Doug Bedell — December 7, 2007, 9:06 am

Complexities of the Fort Dix Case

The difficulties inherent in trying to stop potential terrorist acts before they occur are laid out in a well-reported piece in Time magazine on the “Fort Dix Six.”

The trial of six residents of Cherry Hill, N.J., accused of planning an attack on the nearby Fort Dix Army training post, is scheduled for March. A prime witness is likely to be an FBI informant who provided hours of recorded conversations among the six defendants.

The Fort Dix case is an example of what’s become known as pre-emptive prosecution, an approach law enforcement agencies value to head-off feared terrorist attacks. In reviewing the technique in the context of Fort Dix, Time concludes that “Fort Dix offers a case study of this new and sometimes precarious method” of “pre-emptive prosecution … It means relying on often unreliable informants to infiltrate insular communities, and it means making arrests before anything close to a terrorist attack actually happens. The process sometimes ends with a trial but not necessarily a conviction, and that may be beside the point. It is, in all, a messy and unsatisfying ordeal, and possibly the best available option.”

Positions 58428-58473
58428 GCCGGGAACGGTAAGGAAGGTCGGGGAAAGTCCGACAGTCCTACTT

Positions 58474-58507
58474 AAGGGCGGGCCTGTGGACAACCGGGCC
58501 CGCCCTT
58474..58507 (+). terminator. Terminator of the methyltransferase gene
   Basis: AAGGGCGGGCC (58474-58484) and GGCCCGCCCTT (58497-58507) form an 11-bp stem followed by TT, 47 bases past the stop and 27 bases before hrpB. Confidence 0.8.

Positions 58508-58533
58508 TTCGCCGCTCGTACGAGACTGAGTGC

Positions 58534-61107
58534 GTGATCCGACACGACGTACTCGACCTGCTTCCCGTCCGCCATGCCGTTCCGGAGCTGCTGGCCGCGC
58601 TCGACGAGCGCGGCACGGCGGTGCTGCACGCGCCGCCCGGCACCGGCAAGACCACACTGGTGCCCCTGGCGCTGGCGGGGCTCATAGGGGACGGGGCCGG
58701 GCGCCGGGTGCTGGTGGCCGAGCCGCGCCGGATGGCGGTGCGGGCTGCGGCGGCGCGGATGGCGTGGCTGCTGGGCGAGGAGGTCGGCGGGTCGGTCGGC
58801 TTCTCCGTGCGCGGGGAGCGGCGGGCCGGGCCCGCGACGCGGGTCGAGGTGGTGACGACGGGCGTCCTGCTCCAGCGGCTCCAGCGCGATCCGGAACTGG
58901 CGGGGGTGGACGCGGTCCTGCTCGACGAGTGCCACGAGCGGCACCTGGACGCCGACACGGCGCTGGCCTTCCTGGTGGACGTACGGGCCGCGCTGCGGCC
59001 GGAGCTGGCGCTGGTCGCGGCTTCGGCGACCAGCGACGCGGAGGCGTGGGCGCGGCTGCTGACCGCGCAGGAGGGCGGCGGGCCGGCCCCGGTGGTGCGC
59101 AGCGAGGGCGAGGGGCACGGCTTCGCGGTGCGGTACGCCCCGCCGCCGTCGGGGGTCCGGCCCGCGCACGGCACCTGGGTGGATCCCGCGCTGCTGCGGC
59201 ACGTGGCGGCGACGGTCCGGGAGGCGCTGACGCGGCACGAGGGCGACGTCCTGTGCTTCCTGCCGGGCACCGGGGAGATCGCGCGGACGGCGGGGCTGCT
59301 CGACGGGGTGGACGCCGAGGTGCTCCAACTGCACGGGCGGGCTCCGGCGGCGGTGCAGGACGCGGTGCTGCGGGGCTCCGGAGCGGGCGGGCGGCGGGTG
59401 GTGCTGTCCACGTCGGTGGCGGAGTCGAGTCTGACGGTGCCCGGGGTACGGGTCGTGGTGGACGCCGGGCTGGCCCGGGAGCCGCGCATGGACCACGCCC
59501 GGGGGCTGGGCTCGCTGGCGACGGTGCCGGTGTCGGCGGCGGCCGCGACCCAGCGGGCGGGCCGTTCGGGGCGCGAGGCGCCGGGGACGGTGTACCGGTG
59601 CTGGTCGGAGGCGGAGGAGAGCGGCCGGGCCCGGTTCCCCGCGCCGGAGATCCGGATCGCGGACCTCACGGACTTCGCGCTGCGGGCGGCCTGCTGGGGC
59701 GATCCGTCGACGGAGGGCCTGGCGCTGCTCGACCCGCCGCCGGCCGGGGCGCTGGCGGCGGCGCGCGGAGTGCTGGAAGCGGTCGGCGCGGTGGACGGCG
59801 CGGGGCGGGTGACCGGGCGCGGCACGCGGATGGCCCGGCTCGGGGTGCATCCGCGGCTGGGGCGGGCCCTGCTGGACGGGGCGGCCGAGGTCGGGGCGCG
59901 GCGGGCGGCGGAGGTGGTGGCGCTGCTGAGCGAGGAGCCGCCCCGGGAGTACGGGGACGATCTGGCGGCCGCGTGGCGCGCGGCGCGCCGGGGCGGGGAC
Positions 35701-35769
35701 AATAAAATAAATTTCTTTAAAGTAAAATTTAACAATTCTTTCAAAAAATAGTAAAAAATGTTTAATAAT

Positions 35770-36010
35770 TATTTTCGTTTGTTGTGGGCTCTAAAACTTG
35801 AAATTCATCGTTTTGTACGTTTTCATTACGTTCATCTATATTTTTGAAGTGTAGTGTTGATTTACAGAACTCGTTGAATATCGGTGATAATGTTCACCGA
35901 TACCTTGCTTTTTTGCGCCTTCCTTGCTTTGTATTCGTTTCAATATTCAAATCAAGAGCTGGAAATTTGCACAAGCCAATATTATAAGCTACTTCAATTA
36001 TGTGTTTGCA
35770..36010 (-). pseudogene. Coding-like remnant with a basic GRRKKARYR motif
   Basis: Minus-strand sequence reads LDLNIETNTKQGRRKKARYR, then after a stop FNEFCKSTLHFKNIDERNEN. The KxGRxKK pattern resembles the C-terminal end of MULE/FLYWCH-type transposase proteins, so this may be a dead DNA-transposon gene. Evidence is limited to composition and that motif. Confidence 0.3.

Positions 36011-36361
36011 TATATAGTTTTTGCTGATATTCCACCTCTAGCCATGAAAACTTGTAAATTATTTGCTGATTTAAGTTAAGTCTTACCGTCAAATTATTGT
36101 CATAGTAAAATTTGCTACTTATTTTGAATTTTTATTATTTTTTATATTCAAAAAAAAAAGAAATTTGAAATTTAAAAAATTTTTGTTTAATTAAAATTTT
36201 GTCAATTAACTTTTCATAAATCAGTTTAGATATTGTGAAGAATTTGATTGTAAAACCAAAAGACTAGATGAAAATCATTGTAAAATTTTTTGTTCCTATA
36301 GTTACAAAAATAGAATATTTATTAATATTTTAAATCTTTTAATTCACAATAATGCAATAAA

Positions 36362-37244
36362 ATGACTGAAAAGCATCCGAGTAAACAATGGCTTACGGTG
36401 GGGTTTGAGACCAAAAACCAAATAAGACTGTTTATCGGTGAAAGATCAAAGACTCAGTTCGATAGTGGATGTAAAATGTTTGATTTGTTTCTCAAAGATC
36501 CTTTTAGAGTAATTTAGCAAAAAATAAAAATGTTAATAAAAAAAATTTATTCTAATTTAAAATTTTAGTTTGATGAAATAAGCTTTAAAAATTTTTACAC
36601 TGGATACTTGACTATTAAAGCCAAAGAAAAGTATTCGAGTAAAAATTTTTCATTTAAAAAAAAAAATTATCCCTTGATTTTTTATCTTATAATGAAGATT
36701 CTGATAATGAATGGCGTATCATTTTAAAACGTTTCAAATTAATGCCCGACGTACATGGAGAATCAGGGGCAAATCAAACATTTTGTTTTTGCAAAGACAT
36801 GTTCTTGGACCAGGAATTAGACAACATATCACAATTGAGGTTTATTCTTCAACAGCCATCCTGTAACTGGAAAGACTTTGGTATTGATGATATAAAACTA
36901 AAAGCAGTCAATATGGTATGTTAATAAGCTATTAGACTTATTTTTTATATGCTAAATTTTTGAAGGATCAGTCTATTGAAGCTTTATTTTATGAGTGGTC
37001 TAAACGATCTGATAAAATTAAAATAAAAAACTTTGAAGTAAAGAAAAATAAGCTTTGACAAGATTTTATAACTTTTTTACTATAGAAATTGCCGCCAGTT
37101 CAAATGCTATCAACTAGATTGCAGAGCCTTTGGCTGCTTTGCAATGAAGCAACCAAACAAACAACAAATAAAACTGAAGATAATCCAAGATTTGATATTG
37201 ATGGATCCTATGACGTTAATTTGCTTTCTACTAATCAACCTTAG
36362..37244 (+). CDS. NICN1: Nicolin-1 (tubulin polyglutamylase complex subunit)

All of which suggests that vigilance by the public (the Fort Dix case began with a videotape left for copying at a mall store), police and the FBI remains important, but that protection of sensitive sites to deter hostile access is indispensable.

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